Frank Thomas was already following this ban years ago.
Ha! Brings to mind Reebok's "Big Hurt" campaign long ago which, if I recall correctly, included a commercial of Frank coming around third and heading home accompanied by a very intimidating soundtrack suggesting an absolute steamroll.

Not too long after the commercial debuted Frank had the perfect opportunity to "live up" to the promises of his new shoe by trucking some dude at the plate but, instead, slowed down and was tagged out meekly...standing up. The commercial seemed to peter away after that. Lol.
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  #10  
Old 12-11-2013, 08:54 PM
ChicagoG19 ChicagoG19 is offline
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This is a disappointment. I feel plate collisions are one of the coolest plays in the game. Let's just all live in bubbles and completely eliminate all risk from all activities. While they are at it, they should just replace the baseball with a tennis ball. Can't have anyone getting beaned with a baseball and getting hurt.
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  #11  
Old 12-11-2013, 09:12 PM
Hitmen77 Hitmen77 is offline
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Quote:
Originally Posted by SI1020 View Post
BS. http://deadspin.com/5314473/why-pete...-fosses-career

I also take issue with the contention that the game wasn't as big a deal back then. Of course there was not all the All Star game hoopla back then, but the players actually played the game to win. Especially the NL team which by 1970 had come to dominate the game. I don't wish to defend the Pete Rose that gambled on games, but he was a marvel as a player and did nothing wrong in that collision. If you analyze it frame by frame he starts to go into a slide and with Fosse blocking his path in a split second changes course and we have this epic collision. Fosse admits as much. Because of the often suddenly changeable nature of the play, how or when the catcher gets the ball, the proximity of the runner to the catcher and the plate, how it is even possible to avoid all home plate collisions. It just seems in the modern era that we are going to do our best to remove as much risk as possible from life.
Quote:
Yes, Fosse was hurt, but he never went on the disabled list and played 42 games in the second half. (As Rose loves to remind people, he missed three games with a bruised knee.)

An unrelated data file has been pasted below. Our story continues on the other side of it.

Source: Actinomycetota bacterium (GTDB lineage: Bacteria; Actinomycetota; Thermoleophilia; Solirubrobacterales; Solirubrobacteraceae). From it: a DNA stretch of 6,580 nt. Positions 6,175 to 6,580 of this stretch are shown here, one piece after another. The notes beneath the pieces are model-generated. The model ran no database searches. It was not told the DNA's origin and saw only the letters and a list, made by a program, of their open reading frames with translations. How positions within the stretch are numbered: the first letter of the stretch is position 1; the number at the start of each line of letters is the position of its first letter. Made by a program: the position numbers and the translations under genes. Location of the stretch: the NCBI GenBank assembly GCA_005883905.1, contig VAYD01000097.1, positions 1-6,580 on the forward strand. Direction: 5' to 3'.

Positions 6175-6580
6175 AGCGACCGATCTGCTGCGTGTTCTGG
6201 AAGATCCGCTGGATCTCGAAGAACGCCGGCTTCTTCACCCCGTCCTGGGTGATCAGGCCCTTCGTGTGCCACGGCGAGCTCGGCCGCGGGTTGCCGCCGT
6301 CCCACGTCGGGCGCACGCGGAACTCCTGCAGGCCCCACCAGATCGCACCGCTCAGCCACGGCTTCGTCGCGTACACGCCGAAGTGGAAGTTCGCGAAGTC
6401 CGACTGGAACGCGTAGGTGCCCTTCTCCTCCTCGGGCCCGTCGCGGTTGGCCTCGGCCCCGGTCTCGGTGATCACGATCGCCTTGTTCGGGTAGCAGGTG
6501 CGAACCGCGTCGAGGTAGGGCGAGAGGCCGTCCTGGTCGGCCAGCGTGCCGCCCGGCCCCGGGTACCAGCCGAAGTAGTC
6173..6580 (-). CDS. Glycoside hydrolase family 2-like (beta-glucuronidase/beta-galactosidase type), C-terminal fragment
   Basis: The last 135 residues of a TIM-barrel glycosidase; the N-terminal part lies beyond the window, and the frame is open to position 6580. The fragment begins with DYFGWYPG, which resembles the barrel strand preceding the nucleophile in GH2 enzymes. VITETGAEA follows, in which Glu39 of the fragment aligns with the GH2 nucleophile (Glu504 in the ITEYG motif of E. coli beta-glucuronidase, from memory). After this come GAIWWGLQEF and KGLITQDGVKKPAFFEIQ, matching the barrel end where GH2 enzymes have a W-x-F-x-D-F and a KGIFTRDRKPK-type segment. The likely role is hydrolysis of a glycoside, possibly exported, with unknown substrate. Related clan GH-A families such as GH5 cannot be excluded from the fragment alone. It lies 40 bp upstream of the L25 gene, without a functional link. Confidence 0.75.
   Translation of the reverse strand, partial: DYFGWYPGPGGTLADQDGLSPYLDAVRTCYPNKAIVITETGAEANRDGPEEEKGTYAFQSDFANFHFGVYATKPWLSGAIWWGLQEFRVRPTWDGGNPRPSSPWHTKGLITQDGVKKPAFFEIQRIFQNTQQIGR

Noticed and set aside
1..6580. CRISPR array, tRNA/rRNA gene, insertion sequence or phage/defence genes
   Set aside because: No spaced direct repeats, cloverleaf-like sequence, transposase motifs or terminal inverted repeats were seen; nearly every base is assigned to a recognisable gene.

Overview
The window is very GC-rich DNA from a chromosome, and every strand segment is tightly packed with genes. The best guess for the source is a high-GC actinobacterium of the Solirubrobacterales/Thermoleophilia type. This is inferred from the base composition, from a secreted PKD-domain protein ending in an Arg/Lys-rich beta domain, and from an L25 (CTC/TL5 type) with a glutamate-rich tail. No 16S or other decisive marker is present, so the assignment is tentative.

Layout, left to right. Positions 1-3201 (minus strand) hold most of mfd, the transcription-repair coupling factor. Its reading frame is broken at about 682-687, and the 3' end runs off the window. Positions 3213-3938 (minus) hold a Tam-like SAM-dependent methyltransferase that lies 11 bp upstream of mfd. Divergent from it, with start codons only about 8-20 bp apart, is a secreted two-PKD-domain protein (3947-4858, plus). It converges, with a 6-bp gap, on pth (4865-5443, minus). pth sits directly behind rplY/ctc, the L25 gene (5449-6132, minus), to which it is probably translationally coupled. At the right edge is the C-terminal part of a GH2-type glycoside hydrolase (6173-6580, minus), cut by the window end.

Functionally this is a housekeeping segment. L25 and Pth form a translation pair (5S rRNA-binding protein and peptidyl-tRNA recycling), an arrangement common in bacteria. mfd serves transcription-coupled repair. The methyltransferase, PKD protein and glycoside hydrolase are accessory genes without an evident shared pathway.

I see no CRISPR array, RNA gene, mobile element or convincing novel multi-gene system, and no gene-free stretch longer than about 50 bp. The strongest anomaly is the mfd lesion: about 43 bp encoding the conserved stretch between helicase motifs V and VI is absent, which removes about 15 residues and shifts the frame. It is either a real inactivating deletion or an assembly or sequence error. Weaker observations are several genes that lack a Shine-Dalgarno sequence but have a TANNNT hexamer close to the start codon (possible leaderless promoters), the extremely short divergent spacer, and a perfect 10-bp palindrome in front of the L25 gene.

Not going on the DL isn't proof that the injury was BS.

Hey, I never said Pete Rose was right or wrong for this action in the play. But, like the new ban or not, it was the type of play that Fosse was injured in.
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  #12  
Old 12-11-2013, 09:31 PM
DSpivack DSpivack is offline
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Quote:
Originally Posted by ChicagoG19 View Post
This is a disappointment. I feel plate collisions are one of the coolest plays in the game. Let's just all live in bubbles and completely eliminate all risk from all activities. While they are at it, they should just replace the baseball with a tennis ball. Can't have anyone getting beaned with a baseball and getting hurt.
Well, I figured this kind of response was inevitable.
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  #13  
Old 12-11-2013, 09:37 PM
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I see enforcement problems with this.
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  #14  
Old 12-11-2013, 09:51 PM
SI1020 SI1020 is offline
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Quote:
Originally Posted by Hitmen77 View Post
Not going on the DL isn't proof that the injury was BS.

Hey, I never said Pete Rose was right or wrong for this action in the play. But, like the new ban or not, it was the type of play that Fosse was injured in.
My BS comment was meant to convey that I don't believe Fosse's career was ruined by that particular play. Of course he was hurt by it. Fosse had three productive years after the incident at home plate with Rose. Then the injuries, which included breaking up a fight between teammates began to take their toll.
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Old 12-11-2013, 10:01 PM
PaleHoser PaleHoser is offline
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Quote:
Originally Posted by happydude View Post
Ha! Brings to mind Reebok's "Big Hurt" campaign long ago which, if I recall correctly, included a commercial of Frank coming around third and heading home accompanied by a very intimidating soundtrack suggesting an absolute steamroll.

Not too long after the commercial debuted Frank had the perfect opportunity to "live up" to the promises of his new shoe by trucking some dude at the plate but, instead, slowed down and was tagged out meekly...standing up. The commercial seemed to peter away after that. Lol.
I remember that play vividly. Sox were in Cleveland about two weeks before the '94 strike. I found the box score and play-by-play here.

Frank's out by 20 feet and you're just waiting for him to blow up Alomar. Tip-toed into the tag. Didn't even bother to try to slide hard or anything to knock the ball loose. My wife has hit me harder hugging me than Frank hit Alomar.

I remember this because the Sox had a 1 game lead going onto that game. I'm yelling at the TV, frothing at the mouth because you're playing for first place and this is all you bring?!!

I'd like to hear what Carlton Fisk thinks about this proposed ban. His left knee was wrecked in Cleveland in '73 on a play at the plate. By all accounts the impact bent his knee completely the other way and destroyed it.

There were fears that he'd never be able to catch again and after that point he never tried to block the plate again. He always set up in front of the plate and used the sweep tag.